Dress up your deck with patterned decking

Create a great look with a cool board layout, then attach them with concealed fasteners.

When you’re working on a deck—whether you’re building a new one or giving your existing deck a makeover—nothing impacts the final appearance as much as the decking. That’s why many of us spend a lot of time pondering the huge array of options that are available in wood and composite deck boards to find the perfect look.

You can take your deck to the next level by laying those boards in an interesting pattern. There are many to choose from, and we’ll show you a few. Some patterns require some additional deck framing and more cutting, but the extra effort creates great-looking results. We’re not going to cover all the specific construction details here, but we’ll give you an idea of what the pattern will look like, as well as what may be required for supporting framing.

Dress things up with a divider

One of the simplest ways to add pattern to your deck is with a divider—sometimes called a transition board—that’s laid perpendicular to the main deck boards. A divider breaks up those long, straight lines without requiring much extra effort.

A divider can also help you separate your deck into two areas. If you use one side of your deck for dining and the other side for casual seating, the divider will help create a visual transition.

A divider can also allow you to use shorter deck boards. If you have a 16′-wide deck, for example, and you don’t want seams in the boards, you’d have to get 16′ decking which is more expensive and harder to transport and handle. With a divider, you could use 8′-long boards instead.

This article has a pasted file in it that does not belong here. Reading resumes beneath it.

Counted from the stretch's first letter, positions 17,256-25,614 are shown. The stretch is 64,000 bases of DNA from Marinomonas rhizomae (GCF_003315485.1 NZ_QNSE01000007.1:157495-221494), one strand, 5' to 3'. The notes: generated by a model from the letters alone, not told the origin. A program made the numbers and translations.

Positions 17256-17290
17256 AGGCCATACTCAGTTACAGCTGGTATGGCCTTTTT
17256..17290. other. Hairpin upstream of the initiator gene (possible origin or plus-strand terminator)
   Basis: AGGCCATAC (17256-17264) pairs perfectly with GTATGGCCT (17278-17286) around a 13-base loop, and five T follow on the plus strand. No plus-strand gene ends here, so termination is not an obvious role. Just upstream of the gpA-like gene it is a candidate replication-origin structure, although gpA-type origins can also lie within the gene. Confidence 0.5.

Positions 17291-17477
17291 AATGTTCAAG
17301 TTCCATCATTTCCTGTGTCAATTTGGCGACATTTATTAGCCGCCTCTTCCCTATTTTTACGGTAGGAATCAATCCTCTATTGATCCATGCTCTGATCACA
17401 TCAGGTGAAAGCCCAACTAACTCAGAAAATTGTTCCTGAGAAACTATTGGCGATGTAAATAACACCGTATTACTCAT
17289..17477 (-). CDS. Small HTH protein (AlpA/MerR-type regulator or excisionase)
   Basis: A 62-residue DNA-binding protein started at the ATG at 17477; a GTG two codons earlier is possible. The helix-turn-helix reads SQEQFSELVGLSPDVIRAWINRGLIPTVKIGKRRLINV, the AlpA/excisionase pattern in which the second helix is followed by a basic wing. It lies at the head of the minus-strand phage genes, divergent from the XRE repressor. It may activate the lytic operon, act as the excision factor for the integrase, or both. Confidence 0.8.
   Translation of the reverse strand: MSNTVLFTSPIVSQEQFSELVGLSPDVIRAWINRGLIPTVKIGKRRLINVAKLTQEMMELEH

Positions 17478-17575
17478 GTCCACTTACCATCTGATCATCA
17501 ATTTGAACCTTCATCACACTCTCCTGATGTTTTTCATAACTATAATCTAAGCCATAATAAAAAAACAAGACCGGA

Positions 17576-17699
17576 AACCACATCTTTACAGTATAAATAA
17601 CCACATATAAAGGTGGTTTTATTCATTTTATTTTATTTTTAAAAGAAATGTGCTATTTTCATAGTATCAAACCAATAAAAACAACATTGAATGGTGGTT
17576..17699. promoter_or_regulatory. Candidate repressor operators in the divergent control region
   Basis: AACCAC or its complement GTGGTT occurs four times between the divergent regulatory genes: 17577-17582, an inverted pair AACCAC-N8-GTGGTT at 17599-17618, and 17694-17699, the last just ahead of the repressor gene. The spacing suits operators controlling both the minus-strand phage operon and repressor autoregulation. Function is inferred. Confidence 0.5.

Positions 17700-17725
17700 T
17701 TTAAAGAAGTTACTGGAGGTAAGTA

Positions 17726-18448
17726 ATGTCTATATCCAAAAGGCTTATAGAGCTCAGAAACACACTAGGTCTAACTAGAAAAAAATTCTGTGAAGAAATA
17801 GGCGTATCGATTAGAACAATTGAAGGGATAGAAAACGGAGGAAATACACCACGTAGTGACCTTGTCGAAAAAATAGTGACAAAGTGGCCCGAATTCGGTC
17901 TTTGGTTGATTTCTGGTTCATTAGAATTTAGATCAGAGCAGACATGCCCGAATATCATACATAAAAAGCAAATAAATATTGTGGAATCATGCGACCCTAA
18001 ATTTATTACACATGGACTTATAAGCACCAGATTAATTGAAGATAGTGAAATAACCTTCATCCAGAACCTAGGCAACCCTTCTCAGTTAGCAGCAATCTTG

As you can see in the illustration, adding a divider does require a couple joists set closer together and some short pieces, called blocking, in between. But it’s easy to incorporate this into any new deck or into an existing deck if you’re doing a makeover.

Lay it down on the diagonal

Another way to add pattern without much hassle is to lay the deck boards diagonally—usually at 45°—to the deck joists. With this setup, you’ll still have an uninterrupted field of decking, but with punched-up visual interest.

To lay decking diagonally, you will need to make a lot of 45° cuts, so you’ll want a miter saw, or a guide that guarantees great 45° cuts with your circular saw, such as the Kreg Portable Crosscut. Where the boards overhang the deck, you can just let them run long. After they’re all attached, trim them using the Accu-Cut or Accu-Cut XL to guide your saw straight over long distances.

The deck framing for a diagonal pattern is simple, though, because it’s exactly the same as laying decking conventionally.

Vary the pattern with a V

If you lay boards diagonally from two directions, you can create a “V” pattern. Laying the boards isn’t much different, but you’ll have to do a lot more cutting. It can be challenging, though to get tight-fitting joints where the boards meet at the point of each V. A simple way around this is to use a divider board, as shown.

Diamonds can be a deck’s best friend

If you like the V idea and want to kick it up another level, you can create a diamond pattern by essentially having two V shapes meet in in the middle. Of all the patterns shown here, this one requires the most cuts, and the most exacting cuts, to make sure the shapes all meet up perfectly.